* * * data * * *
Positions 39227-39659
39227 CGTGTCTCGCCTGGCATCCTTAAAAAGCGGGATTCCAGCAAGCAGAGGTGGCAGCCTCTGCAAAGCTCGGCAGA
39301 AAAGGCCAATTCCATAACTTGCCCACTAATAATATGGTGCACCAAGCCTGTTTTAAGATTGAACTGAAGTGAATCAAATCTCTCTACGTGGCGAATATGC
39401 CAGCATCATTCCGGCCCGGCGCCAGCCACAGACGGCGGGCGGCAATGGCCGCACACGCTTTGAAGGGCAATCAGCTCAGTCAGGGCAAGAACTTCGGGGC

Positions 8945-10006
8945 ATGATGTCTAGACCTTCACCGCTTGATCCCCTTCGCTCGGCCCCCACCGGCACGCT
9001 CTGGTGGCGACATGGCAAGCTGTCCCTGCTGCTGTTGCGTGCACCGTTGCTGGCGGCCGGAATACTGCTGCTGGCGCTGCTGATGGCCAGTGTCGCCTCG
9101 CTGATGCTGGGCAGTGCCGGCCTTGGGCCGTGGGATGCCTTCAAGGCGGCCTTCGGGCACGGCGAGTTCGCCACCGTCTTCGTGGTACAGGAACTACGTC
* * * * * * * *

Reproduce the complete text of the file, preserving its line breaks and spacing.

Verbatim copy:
Positions 39227-39659
39227 CGTGTCTCGCCTGGCATCCTTAAAAAGCGGGATTCCAGCAAGCAGAGGTGGCAGCCTCTGCAAAGCTCGGCAGA
39301 AAAGGCCAATTCCATAACTTGCCCACTAATAATATGGTGCACCAAGCCTGTTTTAAGATTGAACTGAAGTGAATCAAATCTCTCTACGTGGCGAATATGC
39401 CAGCATCATTCCGGCCCGGCGCCAGCCACAGACGGCGGGCGGCAATGGCCGCACACGCTTTGAAGGGCAATCAGCTCAGTCAGGGCAAGAACTTCGGGGC

Positions 8945-10006
8945 ATGATGTCTAGACCTTCACCGCTTGATCCCCTTCGCTCGGCCCCCACCGGCACGCT
9001 CTGGTGGCGACATGGCAAGCTGTCCCTGCTGCTGTTGCGTGCACCGTTGCTGGCGGCCGGAATACTGCTGCTGGCGCTGCTGATGGCCAGTGTCGCCTCG
9101 CTGATGCTGGGCAGTGCCGGCCTTGGGCCGTGGGATGCCTTCAAGGCGGCCTTCGGGCACGGCGAGTTCGCCACCGTCTTCGTGGTACAGGAACTACGTC